Any organization with manufacturing operations that are currently using legacy systems to power their operations, as well as those that are looking to improve their efficiency, sustainability, customer experience, and overall competitive posture can benefit from smart factory and manufacturing solutions, Gaus says. “By engineering an end-to-end smart manufacturing operation, organizations can increase efficiency and sustainability, build resilience, and create new levels of growth and competitive advantage.” He adds that Deloitte’s 2023 Manufacturing Outlook report revealed that more than 60 percent of surveyed executives are now partnering with specialized technology companies to further their smart manufacturing initiatives in the coming years.
Getting into smart manufacturing can be daunting for many businesses. “We tell our clients to think big, start small, and scale fast,” Gaus says. “Start with the highest value investments, add improvements to your legacy processes to show ROI and overall impact, and then start to work your way to other areas.”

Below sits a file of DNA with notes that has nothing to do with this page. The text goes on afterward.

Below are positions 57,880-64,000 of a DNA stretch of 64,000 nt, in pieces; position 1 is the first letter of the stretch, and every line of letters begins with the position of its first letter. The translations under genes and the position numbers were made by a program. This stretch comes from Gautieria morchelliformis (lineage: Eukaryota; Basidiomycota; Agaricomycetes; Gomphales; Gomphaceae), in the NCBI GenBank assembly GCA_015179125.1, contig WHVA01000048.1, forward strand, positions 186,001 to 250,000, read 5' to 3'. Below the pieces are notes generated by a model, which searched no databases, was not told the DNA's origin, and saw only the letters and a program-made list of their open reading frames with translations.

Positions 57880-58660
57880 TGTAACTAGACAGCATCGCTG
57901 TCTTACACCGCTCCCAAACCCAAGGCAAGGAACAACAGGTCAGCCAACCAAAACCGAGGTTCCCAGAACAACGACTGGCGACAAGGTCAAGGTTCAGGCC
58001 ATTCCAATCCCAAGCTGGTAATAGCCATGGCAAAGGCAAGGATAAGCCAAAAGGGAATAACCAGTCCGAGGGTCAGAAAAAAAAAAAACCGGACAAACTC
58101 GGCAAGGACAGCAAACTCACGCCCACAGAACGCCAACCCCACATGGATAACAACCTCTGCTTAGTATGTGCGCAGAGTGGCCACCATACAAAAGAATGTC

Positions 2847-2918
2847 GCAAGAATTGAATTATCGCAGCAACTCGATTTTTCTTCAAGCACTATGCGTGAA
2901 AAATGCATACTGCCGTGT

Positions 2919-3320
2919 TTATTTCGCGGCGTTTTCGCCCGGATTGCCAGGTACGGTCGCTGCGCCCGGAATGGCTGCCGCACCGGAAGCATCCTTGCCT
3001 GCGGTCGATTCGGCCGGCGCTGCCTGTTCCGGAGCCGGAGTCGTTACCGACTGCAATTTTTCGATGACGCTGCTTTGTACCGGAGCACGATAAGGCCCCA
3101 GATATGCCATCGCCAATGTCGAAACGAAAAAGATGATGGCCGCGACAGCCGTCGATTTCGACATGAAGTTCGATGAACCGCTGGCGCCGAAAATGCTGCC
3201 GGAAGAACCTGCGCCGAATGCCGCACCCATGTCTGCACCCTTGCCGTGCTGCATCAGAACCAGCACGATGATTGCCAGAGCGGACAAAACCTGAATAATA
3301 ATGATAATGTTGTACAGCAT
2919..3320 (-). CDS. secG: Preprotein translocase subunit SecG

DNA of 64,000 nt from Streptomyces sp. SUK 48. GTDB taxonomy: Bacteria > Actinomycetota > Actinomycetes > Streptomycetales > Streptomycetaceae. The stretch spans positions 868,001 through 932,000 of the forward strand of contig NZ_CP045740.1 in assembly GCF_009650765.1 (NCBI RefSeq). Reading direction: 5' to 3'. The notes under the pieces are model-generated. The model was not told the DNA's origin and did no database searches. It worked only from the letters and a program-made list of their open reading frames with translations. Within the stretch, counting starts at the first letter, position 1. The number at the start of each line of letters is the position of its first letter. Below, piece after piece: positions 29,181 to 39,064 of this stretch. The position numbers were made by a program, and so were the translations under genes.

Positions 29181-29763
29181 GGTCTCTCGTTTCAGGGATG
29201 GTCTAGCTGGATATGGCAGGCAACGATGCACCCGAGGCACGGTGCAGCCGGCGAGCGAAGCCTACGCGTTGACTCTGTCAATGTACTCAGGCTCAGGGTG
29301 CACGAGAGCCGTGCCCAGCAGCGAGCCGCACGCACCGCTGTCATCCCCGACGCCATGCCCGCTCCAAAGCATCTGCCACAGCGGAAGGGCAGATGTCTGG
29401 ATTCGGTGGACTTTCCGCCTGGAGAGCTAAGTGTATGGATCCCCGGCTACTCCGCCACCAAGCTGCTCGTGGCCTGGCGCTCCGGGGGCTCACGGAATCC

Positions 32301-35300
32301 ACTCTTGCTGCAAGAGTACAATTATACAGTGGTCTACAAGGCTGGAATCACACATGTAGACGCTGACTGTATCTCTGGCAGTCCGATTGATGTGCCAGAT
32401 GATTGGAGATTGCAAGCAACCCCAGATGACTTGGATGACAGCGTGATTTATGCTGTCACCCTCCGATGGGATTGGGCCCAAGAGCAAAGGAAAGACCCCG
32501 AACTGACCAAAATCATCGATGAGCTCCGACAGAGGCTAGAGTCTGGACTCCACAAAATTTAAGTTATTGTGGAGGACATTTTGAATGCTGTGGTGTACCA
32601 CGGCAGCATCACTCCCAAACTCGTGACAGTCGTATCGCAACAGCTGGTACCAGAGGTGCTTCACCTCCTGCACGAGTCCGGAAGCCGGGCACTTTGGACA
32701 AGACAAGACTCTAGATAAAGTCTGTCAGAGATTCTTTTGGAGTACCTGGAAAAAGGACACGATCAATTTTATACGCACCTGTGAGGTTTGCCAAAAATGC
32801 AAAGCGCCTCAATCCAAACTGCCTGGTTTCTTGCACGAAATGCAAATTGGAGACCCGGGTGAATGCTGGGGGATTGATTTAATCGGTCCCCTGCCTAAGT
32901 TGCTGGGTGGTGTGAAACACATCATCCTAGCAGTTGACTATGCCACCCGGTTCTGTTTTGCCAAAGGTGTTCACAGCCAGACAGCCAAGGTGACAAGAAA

Smart factory technologies are highly complex systems, which means they can be difficult to manage and expensive to implement and maintain. “Businesses need to carefully consider their available budget and ensure they have the necessary expertise and resources in place to support a smart factory initiative,” Johnson says. Additionally, selecting the right smart factory technology solution is a critical decision. “It’s essential to consider various factors to ensure the technology aligns with your goals and planned growth, is cost-effective, and will provide long-term benefits.” Key considerations include business objective alignment, scalability, user-friendliness, and reliability.